Veterans Study Shows Areas of Need for CLI Care
Revascularization is on the rise, but the data indicate a significant variation in its use across veterans facilities.
In the Veterans Administration system, patients with critical limb ischemia (CLI) are more likely to receive revascularization than they were in the past, with an accompanying decline in death and major amputations, new data show. However, the findings suggest a lack of uniformity in how patients are managed that remains to be addressed.
"Among the 100 or so hospitals that were included in our study, rates of revascularization varied by more than fourfold across the sites,” said Saket Girotra, MD, MSc (University of Iowa Carver College of Medicine, Iowa City), the study’s senior author. “We need to do more work to make certain that regardless of which hospital a veteran presents [at], that they have the ability to access specialty care for this condition. If they are a candidate for revascularization, they should have that treatment."
In an interview with TCTMD, Girotra said it is possible that in some instances, patients are not referred for revascularization due to a lack of vascular expertise at the location where they present. “We need to think innovatively,” he continued. “Perhaps there needs to be telehealth, or collaboration between larger medical centers that could serve as referral sites [for] hospitals where vascular expertise is not available.”
Disparities at Facility Level
For the study, Girotra and colleagues, led by Amgad Mentias, MD, MSc (University of Iowa Carver College of Medicine), examined Veterans Health Administration data on 20,938 patients with CLI who were hospitalized between 2005 and 2014. Over the study period, there was a modest but statistically significant decline in rates of CLI. Rates of revascularization within 90 days of hospitalization increased from 41.1% in 2005 to 57.9% in 2014 (P < 0.01 for trend). Surgery was the primary modality, followed by endovascular and hybrid procedures.
We need to do more work to make certain that regardless of which hospital a veteran presents [at], that they have the ability to access specialty care for this condition. Saket Girotra
Compared with patients who underwent revascularization for CLI, those who did not were more likely to be black, diabetic, and to have kidney disease or heart failure.
In-hospital and 90-day mortality both declined over time. The decrease in 90-day mortality was driven by use of revascularization and statin prescription. The rate of major amputation during hospitalization and at 90 days also decreased over time. In risk-adjusted analyses, 90-day major amputation declined from 19.8% in 2005 to 12.9% in 2014 (P < 0.01 for trend), driven by revascularization.
Of those who underwent a major amputation, the authors found that 59% never had a pre-amputation angiogram or an attempted revascularization in the previous 90 days. Proceeding directly to amputation was associated with a greater incidence of diabetes, kidney disease, and heart failure, and a lower incidence of CAD, hypertension, and guideline-recommended medications such as statins.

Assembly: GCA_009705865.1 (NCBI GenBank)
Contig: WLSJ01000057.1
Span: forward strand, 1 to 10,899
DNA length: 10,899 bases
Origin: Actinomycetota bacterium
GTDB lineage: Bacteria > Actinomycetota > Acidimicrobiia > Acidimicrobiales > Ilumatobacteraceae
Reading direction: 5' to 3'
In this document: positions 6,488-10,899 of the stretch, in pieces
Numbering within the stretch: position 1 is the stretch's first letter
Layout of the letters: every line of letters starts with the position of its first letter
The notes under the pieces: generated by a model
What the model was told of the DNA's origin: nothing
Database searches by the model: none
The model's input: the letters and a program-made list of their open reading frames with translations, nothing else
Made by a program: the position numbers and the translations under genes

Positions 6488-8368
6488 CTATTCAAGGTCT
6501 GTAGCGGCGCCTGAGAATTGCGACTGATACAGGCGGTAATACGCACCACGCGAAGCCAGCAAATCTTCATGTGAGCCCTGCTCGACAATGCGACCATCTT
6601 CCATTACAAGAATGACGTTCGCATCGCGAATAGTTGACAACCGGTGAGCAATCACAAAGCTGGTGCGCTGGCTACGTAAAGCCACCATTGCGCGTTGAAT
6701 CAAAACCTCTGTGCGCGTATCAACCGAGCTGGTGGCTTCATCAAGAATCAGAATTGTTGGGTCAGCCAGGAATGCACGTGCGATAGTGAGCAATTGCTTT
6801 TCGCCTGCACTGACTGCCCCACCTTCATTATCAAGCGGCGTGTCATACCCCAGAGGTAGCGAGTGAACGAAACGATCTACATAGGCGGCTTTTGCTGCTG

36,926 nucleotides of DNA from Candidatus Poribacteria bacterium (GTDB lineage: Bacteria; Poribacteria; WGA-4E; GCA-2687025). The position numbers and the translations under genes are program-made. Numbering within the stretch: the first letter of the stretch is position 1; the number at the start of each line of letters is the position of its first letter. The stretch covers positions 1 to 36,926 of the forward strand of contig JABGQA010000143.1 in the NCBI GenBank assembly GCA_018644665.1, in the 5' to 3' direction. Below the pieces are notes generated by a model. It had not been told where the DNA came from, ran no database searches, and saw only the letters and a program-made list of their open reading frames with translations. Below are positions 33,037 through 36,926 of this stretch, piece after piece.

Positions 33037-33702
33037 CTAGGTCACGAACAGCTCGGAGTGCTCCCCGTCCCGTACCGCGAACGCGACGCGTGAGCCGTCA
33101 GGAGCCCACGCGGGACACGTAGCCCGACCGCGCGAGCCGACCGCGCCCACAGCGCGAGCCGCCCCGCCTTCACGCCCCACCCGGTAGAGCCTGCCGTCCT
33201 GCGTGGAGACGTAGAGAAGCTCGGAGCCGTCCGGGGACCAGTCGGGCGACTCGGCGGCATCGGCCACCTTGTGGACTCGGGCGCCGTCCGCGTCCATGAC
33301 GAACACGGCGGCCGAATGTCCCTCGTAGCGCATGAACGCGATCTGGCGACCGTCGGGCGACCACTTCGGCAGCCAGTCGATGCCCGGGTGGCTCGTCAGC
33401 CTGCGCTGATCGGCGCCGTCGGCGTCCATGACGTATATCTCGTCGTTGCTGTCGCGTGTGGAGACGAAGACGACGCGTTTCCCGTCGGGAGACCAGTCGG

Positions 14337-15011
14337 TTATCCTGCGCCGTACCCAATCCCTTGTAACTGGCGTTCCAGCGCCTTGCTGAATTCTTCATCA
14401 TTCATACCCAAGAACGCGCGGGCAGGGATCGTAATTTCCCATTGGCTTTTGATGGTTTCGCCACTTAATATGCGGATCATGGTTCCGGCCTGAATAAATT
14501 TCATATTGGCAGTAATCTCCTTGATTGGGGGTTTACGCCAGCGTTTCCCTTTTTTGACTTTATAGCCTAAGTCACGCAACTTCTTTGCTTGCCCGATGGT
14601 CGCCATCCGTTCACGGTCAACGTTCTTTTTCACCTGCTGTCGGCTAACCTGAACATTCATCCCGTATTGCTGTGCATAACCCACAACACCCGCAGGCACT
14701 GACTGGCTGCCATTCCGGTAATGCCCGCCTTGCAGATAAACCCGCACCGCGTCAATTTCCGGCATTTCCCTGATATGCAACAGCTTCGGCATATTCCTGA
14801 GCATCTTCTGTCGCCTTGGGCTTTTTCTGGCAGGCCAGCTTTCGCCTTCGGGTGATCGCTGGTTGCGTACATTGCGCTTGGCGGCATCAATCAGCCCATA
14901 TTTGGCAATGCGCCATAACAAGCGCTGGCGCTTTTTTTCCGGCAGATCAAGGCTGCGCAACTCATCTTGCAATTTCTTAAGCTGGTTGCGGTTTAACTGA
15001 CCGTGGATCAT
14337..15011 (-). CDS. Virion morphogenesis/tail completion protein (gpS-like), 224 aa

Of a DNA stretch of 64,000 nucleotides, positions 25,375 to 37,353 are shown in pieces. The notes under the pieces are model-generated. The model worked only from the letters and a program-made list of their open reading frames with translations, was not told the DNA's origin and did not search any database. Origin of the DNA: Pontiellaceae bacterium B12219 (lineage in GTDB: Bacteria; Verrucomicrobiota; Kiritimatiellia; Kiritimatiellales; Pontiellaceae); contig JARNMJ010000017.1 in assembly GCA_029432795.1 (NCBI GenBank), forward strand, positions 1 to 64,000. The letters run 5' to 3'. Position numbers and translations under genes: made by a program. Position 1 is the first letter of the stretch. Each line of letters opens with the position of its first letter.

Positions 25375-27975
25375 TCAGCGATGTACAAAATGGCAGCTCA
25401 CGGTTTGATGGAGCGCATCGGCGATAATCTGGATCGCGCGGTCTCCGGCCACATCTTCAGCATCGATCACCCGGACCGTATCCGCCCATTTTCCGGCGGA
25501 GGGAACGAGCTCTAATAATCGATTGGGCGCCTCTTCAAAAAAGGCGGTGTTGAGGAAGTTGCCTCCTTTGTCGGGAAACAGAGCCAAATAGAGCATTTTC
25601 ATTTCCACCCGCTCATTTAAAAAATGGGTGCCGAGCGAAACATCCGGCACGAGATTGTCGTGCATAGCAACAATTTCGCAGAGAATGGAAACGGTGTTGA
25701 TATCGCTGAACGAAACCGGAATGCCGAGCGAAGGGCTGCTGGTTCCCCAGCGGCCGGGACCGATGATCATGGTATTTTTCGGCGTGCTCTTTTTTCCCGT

As Girotra pointed out, rates of any revascularization at the facility level ranged from 12.5% to 53.2%, and did not appear to be related to variations in patient characteristics. Older age, black race, and comorbidities (except CAD) were most associated with lower odds of receiving revascularization.
To TCTMD, Girotra said the finding of surgical bypass being the predominant revascularization strategy in this population was surprising and bears further study. Whether it signals the VA being out of step is unclear, but in their paper, the researchers note that a recent study of National Inpatient Sample data showed a doubling of endovascular revascularization for CLI between 2003 and 2011, with a concomitant decline of 25% for surgical revascularization during the same period.
While Girotra said he cannot be certain of the reason for the high incidence of surgery in the VA population, lack of ready access to interventionalists who perform endovascular procedures is likely a factor in some facilities and in certain areas of the country. But he noted that in an exploratory analysis, 90% of the VA sites that were included had both surgical and endovascular capability.
Another possibility is that reimbursement issues within the VA system may play a role. Additionally, despite data showing equipoise between surgery and endovascular options, not everyone is convinced that endovascular-first is the way to go. Girotra said the ongoing BEST-CLI trial, which is enrolling patients who are candidates for either procedure, may ultimately impact revascularization trends in the VA and elsewhere depending on what it shows.
Lastly, Girotra said the findings of the current study also highlight underprescribing of key medications in the CLI population. Rates of statin prescription at discharge increased over the study period from 47.4% to 60.9%, and high-intensity statins increased from 16.5% to 29.4%. Still, Girotra said statins remain underutilized “and that's an important area for us to try to understand why it's happening and figure out what we can do to improve the medication rates.”
Mentias A, Qazi A, McCoy K, et al. Trends in hospitalization, management, and clinical outcomes among veterans with critical limb ischemia. Circ Cardiovasc Intv. 2020;13:e008597.
- The study was funded by the Department of Veterans Affairs.
- Mentias and Girotra report no relevant conflicts of interest.